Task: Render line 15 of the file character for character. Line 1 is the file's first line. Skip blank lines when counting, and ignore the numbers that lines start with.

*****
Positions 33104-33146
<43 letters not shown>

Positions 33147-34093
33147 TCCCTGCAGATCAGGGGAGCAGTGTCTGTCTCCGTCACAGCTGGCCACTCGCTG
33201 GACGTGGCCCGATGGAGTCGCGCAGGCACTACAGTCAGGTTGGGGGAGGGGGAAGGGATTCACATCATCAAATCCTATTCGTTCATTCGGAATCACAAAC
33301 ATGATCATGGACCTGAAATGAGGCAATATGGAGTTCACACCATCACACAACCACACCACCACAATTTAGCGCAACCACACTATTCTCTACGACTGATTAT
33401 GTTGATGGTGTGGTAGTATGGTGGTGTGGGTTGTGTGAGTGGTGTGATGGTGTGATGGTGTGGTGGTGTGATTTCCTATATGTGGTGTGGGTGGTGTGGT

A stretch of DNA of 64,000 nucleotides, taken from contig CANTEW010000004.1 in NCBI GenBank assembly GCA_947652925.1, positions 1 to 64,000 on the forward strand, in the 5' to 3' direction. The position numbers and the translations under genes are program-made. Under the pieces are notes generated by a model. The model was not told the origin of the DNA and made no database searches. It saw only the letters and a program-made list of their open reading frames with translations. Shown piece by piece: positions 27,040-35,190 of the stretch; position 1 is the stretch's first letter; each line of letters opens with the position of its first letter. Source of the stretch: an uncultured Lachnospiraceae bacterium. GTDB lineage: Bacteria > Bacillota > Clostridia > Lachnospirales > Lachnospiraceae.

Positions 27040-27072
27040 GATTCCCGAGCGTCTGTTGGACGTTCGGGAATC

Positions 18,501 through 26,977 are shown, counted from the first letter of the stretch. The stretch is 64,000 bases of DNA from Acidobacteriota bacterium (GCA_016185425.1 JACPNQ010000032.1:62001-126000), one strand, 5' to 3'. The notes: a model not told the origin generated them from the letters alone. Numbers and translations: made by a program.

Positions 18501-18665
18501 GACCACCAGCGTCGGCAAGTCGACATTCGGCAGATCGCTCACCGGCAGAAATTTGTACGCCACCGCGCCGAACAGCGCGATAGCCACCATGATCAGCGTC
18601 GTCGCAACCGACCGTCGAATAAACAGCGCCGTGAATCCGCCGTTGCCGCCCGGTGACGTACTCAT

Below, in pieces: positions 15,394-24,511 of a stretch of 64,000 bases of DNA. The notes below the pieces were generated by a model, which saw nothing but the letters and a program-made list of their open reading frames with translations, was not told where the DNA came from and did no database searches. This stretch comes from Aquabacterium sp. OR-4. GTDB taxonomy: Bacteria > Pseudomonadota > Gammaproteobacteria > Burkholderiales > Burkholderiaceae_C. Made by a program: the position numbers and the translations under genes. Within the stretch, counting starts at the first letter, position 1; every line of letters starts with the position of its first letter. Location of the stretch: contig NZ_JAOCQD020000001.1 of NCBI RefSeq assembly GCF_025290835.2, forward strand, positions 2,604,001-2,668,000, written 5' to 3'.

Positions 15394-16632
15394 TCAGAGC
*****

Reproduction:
Below, in pieces: positions 15,394-24,511 of a stretch of 64,000 bases of DNA. The notes below the pieces were generated by a model, which saw nothing but the letters and a program-made list of their open reading frames with translations, was not told where the DNA came from and did no database searches. This stretch comes from Aquabacterium sp. OR-4. GTDB taxonomy: Bacteria > Pseudomonadota > Gammaproteobacteria > Burkholderiales > Burkholderiaceae_C. Made by a program: the position numbers and the translations under genes. Within the stretch, counting starts at the first letter, position 1; every line of letters starts with the position of its first letter. Location of the stretch: contig NZ_JAOCQD020000001.1 of NCBI RefSeq assembly GCF_025290835.2, forward strand, positions 2,604,001-2,668,000, written 5' to 3'.